“And that’s your…?”
“Mother in law,” he answered. “Shelley’s mom.”
“Lorne, let’s get coffee,” Marti said and drew him towards the corridor.
“We’ll be right back, Mom,” Lorne called out, then followed.
“Cameras are everywhere, so here’s what we’ll do,” Marti said. “When you buy the coffees, take a few extra napkins. Hand me my coffee and put the envelope in my hand, as naturally as if it was a napkin. Keep to natural movements. It’s all good; keep talking to me about Shelley and the crash.”
At 2 a.m. Marti entered the apartment, showered fast and slid into her side of bed.
“Mmmmm,” came Avner’s welcome. “Go okay?”
Marti fitted her front to his back. “Your half is on the dresser. It’s more than ever.”

The first client had come to Avner, actually. A plumber checking water lines at the concession stand had griped about his cheating wife. “Bitch probably comes here to fuck in the guy’s car,” he’d said. “Bet you see a lot of cheating bitches here. I should come over and catch her. Damn, I could kill her.”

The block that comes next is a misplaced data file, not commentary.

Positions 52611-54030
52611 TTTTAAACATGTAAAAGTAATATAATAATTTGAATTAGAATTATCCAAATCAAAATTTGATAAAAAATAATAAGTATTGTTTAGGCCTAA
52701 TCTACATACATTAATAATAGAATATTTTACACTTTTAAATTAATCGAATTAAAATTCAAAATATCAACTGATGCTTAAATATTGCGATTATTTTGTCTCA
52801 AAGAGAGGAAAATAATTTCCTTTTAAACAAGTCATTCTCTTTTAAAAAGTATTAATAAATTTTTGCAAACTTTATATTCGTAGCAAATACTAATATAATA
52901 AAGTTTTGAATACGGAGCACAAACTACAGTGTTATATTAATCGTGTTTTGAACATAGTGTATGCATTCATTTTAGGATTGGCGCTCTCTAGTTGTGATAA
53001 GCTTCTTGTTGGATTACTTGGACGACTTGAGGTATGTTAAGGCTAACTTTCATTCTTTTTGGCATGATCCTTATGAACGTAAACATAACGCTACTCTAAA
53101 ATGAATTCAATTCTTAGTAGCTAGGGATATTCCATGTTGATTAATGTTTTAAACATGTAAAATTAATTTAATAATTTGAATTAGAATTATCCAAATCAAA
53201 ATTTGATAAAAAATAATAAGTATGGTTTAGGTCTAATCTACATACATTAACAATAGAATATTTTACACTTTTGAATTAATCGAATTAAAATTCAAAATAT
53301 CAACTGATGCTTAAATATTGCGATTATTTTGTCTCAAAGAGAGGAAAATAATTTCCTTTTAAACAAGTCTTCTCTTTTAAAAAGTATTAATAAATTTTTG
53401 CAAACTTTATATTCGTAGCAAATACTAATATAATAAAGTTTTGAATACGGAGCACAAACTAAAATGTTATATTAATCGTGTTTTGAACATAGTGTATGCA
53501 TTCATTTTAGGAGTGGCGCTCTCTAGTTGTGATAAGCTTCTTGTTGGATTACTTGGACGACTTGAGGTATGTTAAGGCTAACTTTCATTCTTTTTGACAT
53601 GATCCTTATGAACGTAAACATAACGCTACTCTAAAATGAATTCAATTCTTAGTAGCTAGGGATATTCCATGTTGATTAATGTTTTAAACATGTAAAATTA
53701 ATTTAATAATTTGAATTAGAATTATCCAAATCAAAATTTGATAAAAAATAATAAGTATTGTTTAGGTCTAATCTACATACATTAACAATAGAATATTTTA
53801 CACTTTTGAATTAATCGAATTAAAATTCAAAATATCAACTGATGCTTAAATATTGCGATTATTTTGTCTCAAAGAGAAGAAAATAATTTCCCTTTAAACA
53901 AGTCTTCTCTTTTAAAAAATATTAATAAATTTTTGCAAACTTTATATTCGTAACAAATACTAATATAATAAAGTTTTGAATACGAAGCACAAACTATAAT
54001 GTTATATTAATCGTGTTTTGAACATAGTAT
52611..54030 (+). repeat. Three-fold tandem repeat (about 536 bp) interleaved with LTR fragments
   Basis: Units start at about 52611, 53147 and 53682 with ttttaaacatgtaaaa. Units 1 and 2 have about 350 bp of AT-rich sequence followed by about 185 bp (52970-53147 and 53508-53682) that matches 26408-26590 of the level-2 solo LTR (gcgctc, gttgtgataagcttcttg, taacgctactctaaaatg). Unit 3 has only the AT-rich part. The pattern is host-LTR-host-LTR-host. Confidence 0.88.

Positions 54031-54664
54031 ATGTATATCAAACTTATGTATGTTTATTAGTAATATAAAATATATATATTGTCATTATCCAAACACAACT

Avner, joking: “Hey man, I could use some extra cash. Let me take care of it.”
Plumber, not joking: “Do you know how to fuck up the brakes on a car?”
Marti, hearing about this later: “Well, do you?”
Avner did, although he didn’t have the stomach for the aftermath. Marti had the job of visiting the hospitals. She was okay with that. Each one got easier. Cheating Shelley had been their fifth.
The routine was beautifully simple: The paying client told Avner what make and model car and license plate to look for. Marti passed by the cheaters’ slot and, with a practiced swipe, loosened a speaker wire. The cheaters complained and got moved to Slot 88. Avner slipped into the secret bay under their car as soon as the feature started; the couple drove away at the end of the show. They crashed sooner or later, often with fatalities to the woman cuddled up against her lover.